The discipline survey: a new measure of parental discipline

Ambul Pediatr. Mar-Apr 2004;4(2):166-73. doi: 10.1367/A03-071R1.1.

Abstract

Objectives: To develop a new measure of parental discipline of children encompassing a broad array of types of discipline and modes of administration.

Methods: Parents of 12- to 19-month-old children were interviewed using a new 45-item structured survey about discipline in general pediatric clinics in North Carolina and Alabama. Demographic data describing the population studied were linked from another study in which these families were participating. Principal component analysis and confirmatory reliability analysis were used to define subscales and determine which items were retained in the survey.

Results: One hundred eighty-two parents were interviewed about disciplinary practices. Disciplinary subscales were robust for a number of disciplinary types (monitoring, verbal communication, modeling behavior, corporal punishment, and ignoring) and modes of administration (follow-through, consistency, positive demeanor, negative demeanor).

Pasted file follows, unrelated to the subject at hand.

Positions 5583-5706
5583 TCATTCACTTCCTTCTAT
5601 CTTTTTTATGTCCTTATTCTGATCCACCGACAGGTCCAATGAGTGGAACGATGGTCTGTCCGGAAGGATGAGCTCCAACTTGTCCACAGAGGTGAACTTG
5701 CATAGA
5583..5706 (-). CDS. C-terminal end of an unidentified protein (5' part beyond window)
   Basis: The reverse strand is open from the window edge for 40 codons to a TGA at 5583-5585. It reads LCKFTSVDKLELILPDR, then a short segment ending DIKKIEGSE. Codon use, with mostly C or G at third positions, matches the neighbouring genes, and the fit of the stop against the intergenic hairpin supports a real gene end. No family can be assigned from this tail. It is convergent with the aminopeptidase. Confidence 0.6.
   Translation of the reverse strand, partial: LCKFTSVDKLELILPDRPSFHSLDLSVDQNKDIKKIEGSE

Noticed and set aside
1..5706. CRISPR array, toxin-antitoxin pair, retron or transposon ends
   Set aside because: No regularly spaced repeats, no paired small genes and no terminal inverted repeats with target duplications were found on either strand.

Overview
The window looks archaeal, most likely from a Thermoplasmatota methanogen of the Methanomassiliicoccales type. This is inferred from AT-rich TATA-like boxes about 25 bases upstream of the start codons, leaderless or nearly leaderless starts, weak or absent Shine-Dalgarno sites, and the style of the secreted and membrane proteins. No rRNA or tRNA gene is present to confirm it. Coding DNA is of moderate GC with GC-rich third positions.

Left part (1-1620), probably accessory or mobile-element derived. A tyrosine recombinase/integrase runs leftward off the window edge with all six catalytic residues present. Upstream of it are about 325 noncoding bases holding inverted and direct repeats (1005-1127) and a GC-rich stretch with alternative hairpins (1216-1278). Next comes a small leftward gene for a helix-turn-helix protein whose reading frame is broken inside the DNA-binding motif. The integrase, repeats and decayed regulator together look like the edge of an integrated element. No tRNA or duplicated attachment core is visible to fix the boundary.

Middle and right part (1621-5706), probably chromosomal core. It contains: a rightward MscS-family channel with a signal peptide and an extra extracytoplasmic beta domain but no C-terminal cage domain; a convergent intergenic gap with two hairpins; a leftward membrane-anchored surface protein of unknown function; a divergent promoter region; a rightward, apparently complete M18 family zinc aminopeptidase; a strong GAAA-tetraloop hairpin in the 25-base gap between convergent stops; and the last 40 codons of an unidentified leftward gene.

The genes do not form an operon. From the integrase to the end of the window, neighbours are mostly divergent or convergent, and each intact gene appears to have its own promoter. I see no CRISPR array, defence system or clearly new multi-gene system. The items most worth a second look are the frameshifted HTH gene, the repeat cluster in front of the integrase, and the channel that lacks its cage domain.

Conclusions: The Discipline Survey is a promising new measure of parental discipline. A survey instrument to assess disciplinary practices like the one developed fills a gap and can enhance research methodology for those interested in the effects of interventions on parental discipline.

Publication types

  • Comparative Study
  • Research Support, Non-U.S. Gov't

MeSH terms

  • Adult
  • Child Behavior / ethnology
  • Child Behavior / psychology
  • Child Rearing / ethnology
  • Child Rearing / psychology*
  • Child, Preschool
  • Female
  • Focus Groups
  • Humans
  • Infant
  • Interviews as Topic
  • Male
  • Middle Aged
  • North Carolina
  • Parent-Child Relations*
  • Parenting / ethnology
  • Parenting / psychology*
  • Principal Component Analysis
  • Psychometrics
  • Punishment*
  • Reward*